Austin Bay

Later, hocus pocus or Syrian and Iranian sweetness allow Syrian and Iranian Kurdish regions to secede and form Greater Kurdistan, uniting all Kurds in one happy state with billions of barrels of oil. Then -- the dream continues -- politically moderate Turkish Kurds (who exist) and Iraqi Kurds (who for the moment run Iraq's most stable and economically productive region) will agree the PKK's senior commanders should dominate Greater Kurdistan. Why, if they don't they'll either be killed or forced into exile.

Then ... it's time to wakeup. What the PKK's leaders are risking is really a potential Kurdish nightmare.

Here's why:

-- Turkey is not going to accept an independent Kurdistan. Iraq's would-be partitioners, whether in al-Qaida or American academia, don't understand the certainty of Turkey's veto. Forget the United Nations and whatever. Proud Turkish nationalists know they have the military power to enforce the veto.

-- If a Turkish attack on PKK bases in Iraq induces Iraqi collapse -- which is doubtful, since 30 or so previous incursions haven't -- the resulting chaos will destroy Iraqi Kurdistan's stability and erase its economic and political gains. Iraqi Kurds know this.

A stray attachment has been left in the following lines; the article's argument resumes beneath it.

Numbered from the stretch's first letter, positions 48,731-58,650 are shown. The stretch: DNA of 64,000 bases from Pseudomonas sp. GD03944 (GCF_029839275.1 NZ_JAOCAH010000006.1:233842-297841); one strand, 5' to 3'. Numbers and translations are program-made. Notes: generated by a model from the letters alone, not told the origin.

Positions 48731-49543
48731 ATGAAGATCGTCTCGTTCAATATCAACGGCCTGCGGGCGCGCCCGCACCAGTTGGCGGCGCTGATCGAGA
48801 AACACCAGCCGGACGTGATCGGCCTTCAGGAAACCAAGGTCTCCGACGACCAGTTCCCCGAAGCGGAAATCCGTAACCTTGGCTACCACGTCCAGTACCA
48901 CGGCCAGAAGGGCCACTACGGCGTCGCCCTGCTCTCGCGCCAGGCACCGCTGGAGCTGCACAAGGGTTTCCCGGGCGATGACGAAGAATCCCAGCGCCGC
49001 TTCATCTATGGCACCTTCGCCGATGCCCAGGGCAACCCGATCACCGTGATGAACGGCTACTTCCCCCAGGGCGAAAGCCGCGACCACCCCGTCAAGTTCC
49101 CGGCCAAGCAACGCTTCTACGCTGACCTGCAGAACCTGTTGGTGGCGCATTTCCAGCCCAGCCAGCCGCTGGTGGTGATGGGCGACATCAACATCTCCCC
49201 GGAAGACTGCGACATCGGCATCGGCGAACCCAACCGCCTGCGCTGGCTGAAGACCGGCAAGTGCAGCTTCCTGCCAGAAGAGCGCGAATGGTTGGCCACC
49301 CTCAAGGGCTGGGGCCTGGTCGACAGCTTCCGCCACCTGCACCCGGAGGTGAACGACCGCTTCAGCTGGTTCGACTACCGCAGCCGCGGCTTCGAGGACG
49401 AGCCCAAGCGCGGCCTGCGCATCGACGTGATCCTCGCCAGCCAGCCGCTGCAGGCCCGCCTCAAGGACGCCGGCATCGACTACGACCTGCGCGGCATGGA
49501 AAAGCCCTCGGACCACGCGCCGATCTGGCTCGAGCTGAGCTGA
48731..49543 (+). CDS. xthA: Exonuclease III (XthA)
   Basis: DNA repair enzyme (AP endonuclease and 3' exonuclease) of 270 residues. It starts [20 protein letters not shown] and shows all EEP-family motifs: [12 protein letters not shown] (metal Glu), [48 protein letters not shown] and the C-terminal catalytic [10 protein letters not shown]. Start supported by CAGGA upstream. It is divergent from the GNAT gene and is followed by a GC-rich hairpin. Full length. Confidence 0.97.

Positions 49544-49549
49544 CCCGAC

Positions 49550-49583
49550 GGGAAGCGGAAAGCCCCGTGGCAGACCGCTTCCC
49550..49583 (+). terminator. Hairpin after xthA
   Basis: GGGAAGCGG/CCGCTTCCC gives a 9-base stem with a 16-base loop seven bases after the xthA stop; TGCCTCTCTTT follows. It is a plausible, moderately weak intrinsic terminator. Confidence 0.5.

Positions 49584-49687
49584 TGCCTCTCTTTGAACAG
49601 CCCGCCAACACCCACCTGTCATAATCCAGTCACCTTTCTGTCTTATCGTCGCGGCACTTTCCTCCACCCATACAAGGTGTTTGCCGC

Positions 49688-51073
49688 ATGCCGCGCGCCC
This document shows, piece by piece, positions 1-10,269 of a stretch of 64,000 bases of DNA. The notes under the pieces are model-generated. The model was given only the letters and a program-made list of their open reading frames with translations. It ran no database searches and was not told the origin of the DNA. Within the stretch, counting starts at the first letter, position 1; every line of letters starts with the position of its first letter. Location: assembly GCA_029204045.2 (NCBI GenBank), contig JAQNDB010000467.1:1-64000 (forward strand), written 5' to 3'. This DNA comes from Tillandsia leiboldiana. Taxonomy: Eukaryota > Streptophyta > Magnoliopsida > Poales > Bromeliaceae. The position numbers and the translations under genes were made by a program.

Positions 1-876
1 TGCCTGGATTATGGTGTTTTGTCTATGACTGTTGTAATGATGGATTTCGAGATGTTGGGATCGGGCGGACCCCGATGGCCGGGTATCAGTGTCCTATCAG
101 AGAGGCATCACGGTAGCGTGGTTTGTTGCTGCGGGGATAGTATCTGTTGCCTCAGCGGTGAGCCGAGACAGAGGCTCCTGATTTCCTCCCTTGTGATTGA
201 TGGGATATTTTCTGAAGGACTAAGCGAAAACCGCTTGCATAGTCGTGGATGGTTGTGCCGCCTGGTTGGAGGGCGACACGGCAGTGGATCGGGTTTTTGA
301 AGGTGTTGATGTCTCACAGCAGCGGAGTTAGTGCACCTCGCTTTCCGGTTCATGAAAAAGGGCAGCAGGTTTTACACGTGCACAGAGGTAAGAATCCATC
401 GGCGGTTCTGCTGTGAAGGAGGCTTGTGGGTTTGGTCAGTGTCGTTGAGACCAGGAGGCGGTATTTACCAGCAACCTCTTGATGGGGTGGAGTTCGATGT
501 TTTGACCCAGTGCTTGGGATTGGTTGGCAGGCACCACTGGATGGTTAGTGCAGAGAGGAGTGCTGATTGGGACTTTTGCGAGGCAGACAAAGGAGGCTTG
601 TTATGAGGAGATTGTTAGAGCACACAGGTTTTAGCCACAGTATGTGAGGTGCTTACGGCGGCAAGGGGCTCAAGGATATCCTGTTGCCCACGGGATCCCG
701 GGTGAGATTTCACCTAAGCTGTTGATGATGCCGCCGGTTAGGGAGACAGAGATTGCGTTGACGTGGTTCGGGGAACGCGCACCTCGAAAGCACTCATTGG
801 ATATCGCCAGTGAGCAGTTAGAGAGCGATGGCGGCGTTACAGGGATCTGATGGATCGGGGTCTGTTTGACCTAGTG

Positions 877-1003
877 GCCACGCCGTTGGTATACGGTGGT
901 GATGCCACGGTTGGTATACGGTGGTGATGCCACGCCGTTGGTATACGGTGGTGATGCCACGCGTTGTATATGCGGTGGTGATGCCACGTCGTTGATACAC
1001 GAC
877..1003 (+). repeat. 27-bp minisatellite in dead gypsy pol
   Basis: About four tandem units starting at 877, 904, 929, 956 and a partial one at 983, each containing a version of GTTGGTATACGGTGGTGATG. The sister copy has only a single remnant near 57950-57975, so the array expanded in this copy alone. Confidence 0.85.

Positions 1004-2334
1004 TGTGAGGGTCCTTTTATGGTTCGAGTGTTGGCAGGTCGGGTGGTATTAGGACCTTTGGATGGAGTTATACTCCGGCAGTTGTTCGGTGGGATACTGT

Iraqi Kurds, however, are reluctant to arrest fellow Kurds. That's very politically unpopular.

This is where Turkey's scenario begins, one with an assumption or two, but the kind of assumptions that military and economic pressure can move toward certainties. Perhaps a "bluffed invasion" and U.S. diplomatic pressure will force Iraqi Kurds to hand over senior PKK leaders (like the threat worked on Syria). It's doubtful, but possible. More likely, Turkey will attack, pressing its assault and destroying the PKK bases. PKK leaders will flee, attempting to hide among Iraqi Kurds as they have in the past. This time, however, the leaders are quietly disarmed and detained, by Iraqi Kurds and the Iraqi government.

Bet that Turkey and Iraq have already discussed the terms of detention.

Austin Bay

Austin Bay is the author of three novels. His third novel, The Wrong Side of Brightness, was published by Putnam/Jove in June 2003. He has also co-authored four non-fiction books, to include A Quick and Dirty Guide to War: Third Edition (with James Dunnigan, Morrow, 1996).
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